This post is for those who agree with me that the fans in any electronic equipment, if they act vertically, should blow air up from below, not suck out from below. Performing this modification will likely void your warranty, despite the fact that in my opinion, it will improve the cooling of the unit.
[ Edit: The other consideration is that dust tends to collect where the fans draw air into the unit. This is more readily accessible at the bottom of the unit, where the cable access cover can be removed with just two screws. ]
The top cover comes off easily, but you'll have to sacrifice part of the sticker with the year of manufacture. This is what you need to aim for, in order to be able to access the bottom two screws of the left hand fan; they're right behind the serial PCB:
NOTE: It's been shown that the following is the hard way to access the fans. I leave the following for historical interest and for the reader's enjoyment at my expense. Take out the serial board for much easier access.
If you don't get the plate holding the two fans this high up, then you'll never be able to remove and replace the bottom two screws on the left fan. Well, unless you have an amazing Z screwdriver that has a very short straight part. The two screws holding the fan plate to the box sides are easy to remove, but unlike earlier models, the PV input terminal block is now holding the plate firmly in place. The terminal block is screwed to a seat, as shown below:
The second photo shows the pegs that together with the screw and the tight fit hold the PV terminals in place. The third photo shows the three screws that you need to remove: one in the middle that screws into the seat, and the two holding the straps that connect the PV inputs to the SCC PCB. The other end of the straps is soldered to the SCC PCB; it would be a lot of effort to undo those, and these is no need. The terminal block comes out with a bit of wiggling and choice words.
At this point, the fan plate still doesn't come up, because of the two toroids marked 1 and 2 on the photo below, trapped under the printed circuit board marked 3:
By pushing the fan plate towards you, you can carefully work the two toroids out from under the printed circuit board. Finally, the fan plate can come up. Using a full sized #2 [ edit: was #3 ] Philips head screwdriver, the fan screws can be removed.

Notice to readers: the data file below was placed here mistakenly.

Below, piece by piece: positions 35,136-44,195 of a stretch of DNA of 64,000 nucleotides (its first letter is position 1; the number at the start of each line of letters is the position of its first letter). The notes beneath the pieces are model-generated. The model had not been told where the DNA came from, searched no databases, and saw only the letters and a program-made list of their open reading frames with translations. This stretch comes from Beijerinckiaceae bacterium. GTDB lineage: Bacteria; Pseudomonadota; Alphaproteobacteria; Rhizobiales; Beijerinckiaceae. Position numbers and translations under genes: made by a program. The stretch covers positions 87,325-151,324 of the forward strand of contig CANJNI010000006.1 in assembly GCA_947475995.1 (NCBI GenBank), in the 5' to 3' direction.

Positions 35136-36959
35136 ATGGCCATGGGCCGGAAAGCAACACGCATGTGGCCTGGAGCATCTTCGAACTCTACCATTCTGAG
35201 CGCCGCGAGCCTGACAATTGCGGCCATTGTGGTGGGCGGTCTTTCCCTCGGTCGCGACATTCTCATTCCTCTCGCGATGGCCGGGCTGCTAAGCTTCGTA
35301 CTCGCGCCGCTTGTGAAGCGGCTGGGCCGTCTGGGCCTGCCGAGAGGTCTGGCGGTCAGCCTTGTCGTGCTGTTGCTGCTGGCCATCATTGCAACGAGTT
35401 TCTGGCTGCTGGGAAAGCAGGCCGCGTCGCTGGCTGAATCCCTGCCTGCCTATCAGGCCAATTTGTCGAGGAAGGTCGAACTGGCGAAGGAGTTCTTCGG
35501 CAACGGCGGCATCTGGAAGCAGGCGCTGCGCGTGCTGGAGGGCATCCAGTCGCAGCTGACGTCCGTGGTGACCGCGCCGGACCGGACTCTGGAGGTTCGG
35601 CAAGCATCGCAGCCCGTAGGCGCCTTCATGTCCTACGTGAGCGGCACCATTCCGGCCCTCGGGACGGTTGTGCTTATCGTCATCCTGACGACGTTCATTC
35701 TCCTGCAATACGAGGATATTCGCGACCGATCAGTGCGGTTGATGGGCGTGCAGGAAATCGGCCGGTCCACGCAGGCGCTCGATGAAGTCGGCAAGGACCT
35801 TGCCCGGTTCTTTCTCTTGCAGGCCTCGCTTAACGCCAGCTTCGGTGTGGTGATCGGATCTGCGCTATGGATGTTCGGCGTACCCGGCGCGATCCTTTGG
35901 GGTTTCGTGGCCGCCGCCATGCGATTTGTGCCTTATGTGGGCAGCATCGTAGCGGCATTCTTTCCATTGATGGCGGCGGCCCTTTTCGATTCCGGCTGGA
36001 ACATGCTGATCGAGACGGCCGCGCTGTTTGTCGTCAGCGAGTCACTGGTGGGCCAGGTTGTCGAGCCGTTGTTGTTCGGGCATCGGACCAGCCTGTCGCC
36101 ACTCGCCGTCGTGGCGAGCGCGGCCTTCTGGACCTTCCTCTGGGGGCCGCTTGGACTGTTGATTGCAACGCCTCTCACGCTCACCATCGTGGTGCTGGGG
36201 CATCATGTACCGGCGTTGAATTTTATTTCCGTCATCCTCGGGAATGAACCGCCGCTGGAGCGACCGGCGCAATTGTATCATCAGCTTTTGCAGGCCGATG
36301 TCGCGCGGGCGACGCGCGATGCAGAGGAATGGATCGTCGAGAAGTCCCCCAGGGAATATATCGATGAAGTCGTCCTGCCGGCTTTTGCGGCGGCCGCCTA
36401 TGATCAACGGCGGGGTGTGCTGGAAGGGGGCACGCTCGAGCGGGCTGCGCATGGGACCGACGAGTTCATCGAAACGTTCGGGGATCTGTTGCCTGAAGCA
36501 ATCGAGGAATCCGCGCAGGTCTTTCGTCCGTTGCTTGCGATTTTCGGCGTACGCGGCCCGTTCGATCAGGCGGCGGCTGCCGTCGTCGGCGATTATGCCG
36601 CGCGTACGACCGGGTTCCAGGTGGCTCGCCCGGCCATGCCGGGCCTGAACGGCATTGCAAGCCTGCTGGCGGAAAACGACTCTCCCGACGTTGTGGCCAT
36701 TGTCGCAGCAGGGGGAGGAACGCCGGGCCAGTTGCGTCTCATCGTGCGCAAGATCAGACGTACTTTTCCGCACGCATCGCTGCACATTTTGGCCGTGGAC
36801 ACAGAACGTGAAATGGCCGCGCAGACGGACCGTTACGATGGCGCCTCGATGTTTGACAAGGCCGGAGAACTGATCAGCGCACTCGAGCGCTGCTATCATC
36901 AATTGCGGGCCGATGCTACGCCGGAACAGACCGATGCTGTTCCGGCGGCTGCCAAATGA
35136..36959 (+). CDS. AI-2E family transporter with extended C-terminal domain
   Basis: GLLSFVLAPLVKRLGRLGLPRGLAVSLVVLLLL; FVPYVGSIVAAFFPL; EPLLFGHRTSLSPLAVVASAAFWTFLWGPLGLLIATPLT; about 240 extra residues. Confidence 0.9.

Oh, I've neglected to mention another test of dexterity and patience. There is a small cable tie at the bottom of the left hand fan, which restricts movement of the right fan. Using long nosed pliers, I was able to pull the cable for the right hand fan through the cable tie, but not far enough to be able to rotate that fan. I found the best way to cut the cable tie was to use a small flat bladed screw driver to rotate it slightly so that the bulge on the cable tie was facing away from me; I was then able to cut it with medium sized side cutters from above.
It is then a matter of taking the fans up, rotating them about the vertical axis (so they now blow inwards rather than outwards), and putting them back. You will be cutting new threads into what was the back of the fans (now the front), so that's another reason you need good access to all eight fan screws, and the need for the large #3 Philips screw driver.
Manipulate the toroids back under the printed circuit board, carefully as before. Replace the PV terminal block, screw the fan plate back, and replace the lid.
Edit 1: in retrospect, it might have been easier to remove the serial port board. You could cut the new thread in the fan plastic while the fans are out of the unit. I may try it that way if I decide to replace the fans with quieter ones.
Edit 2: Weber just reversed his fans without having to remove the metal plate that they are mounted on at all. Removing the serial port board is definitely the way to go. He may have rotated one of the fans 90 degrees to make the cables fit. He didn't even have to cut the troublesome cable tie.
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